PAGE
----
I built musiccaps.datasette.io to support exploring and searching the data.
The dataset itself turns out to not have any audio clips in it at all—instead, each row of the data includes a YouTube video ID and a start and end time for a clip within it.
This is similar to how the LAION dataset used for Stable Diffusion works—that dataset contains URLs to images, but not the images themselves.
A YouTube video ID is just a string like
zYM0gtd_PRo—the dataset has no further information.
But... information on those videos is available via the YouTube API. So I fetched back full details of all 5,500 videos and included them in the database as well.
This means we can start answering all sorts of interesting questions:
- Which YouTube channels are most represented in the dataset?—the answer is ProGuitarShopDemos with 12, Berliner Philharmoniker with 8, Prymaxe with 8—generally it’s a pretty wide distribution though, with 5,163 channels represented.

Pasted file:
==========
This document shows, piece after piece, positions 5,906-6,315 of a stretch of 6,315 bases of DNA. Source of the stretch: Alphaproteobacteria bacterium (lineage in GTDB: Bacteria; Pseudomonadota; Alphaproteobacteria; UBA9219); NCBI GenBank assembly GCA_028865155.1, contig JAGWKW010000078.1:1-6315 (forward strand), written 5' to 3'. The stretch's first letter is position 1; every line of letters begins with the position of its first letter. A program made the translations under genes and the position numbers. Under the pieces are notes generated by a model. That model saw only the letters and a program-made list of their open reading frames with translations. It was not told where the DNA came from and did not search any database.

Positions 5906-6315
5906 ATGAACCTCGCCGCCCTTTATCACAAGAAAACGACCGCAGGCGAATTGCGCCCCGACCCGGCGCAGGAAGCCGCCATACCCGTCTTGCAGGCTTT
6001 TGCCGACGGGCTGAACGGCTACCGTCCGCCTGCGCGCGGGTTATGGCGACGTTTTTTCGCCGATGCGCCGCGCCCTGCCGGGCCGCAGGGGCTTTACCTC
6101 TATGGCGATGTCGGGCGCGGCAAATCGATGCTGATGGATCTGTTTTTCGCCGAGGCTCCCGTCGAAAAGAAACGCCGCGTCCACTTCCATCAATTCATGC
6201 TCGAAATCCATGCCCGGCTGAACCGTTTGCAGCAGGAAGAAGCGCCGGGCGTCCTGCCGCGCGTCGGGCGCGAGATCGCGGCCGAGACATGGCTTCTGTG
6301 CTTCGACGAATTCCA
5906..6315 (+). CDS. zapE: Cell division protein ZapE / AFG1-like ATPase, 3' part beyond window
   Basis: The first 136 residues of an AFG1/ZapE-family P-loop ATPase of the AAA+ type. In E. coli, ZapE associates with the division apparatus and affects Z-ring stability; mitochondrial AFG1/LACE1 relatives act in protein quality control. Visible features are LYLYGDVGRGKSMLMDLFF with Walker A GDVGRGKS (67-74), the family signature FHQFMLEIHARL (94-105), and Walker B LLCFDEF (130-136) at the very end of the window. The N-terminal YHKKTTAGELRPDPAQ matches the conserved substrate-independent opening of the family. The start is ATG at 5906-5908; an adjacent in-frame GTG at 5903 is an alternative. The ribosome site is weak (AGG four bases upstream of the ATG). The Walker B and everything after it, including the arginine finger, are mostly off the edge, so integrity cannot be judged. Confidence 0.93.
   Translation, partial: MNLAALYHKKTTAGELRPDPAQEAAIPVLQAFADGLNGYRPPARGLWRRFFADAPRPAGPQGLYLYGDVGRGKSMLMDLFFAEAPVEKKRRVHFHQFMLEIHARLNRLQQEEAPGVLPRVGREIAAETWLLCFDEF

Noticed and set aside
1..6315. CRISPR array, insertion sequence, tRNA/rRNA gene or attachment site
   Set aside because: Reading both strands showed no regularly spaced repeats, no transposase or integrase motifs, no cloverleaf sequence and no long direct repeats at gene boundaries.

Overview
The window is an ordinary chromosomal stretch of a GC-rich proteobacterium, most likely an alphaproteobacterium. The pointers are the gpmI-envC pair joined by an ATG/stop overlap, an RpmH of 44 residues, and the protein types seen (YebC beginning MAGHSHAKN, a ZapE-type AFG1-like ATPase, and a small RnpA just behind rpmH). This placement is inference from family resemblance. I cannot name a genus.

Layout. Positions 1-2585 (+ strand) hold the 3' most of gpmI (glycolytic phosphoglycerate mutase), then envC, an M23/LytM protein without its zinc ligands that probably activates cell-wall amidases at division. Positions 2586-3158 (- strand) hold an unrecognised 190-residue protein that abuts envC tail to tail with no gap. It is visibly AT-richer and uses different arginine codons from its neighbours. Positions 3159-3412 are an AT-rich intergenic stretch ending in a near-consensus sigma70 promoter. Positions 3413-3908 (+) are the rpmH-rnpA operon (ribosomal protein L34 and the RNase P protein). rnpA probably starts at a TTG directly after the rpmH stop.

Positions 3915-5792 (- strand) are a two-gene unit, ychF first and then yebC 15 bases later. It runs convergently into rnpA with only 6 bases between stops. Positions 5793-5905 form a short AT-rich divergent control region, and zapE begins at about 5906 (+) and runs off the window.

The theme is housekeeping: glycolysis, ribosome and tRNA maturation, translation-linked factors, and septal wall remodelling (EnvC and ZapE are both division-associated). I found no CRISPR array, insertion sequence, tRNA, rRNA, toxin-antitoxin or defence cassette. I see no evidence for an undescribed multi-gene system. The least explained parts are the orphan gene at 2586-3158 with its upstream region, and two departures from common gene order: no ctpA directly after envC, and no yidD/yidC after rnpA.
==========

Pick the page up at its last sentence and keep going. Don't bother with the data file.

- How many videos are no longer on YouTube?—18 of the videos referenced in the dataset no longer exist according to the YouTube API.
- How many videos include the magic YouTube description phrase “No copyright infringement intended”?—31 of them do. See No Copyright Intended by Andy Baio for background on this superstition.
The search feature is configured to run against the human-written descriptions provided as the key feature of the MusicCaps dataset—try some searches like opera, ballad, guitar, or whimsical.
How I built this
The dataset is available on Kaggle, but since it’s licensed CC BY-SA 4.0 I grabbed a copy of it and dropped the CSV into this GitHub repo.
You can explore that using Datasette Lite at this URL:
This was a decent starting point, but it felt really important to be able to click “play” and listen to that audio.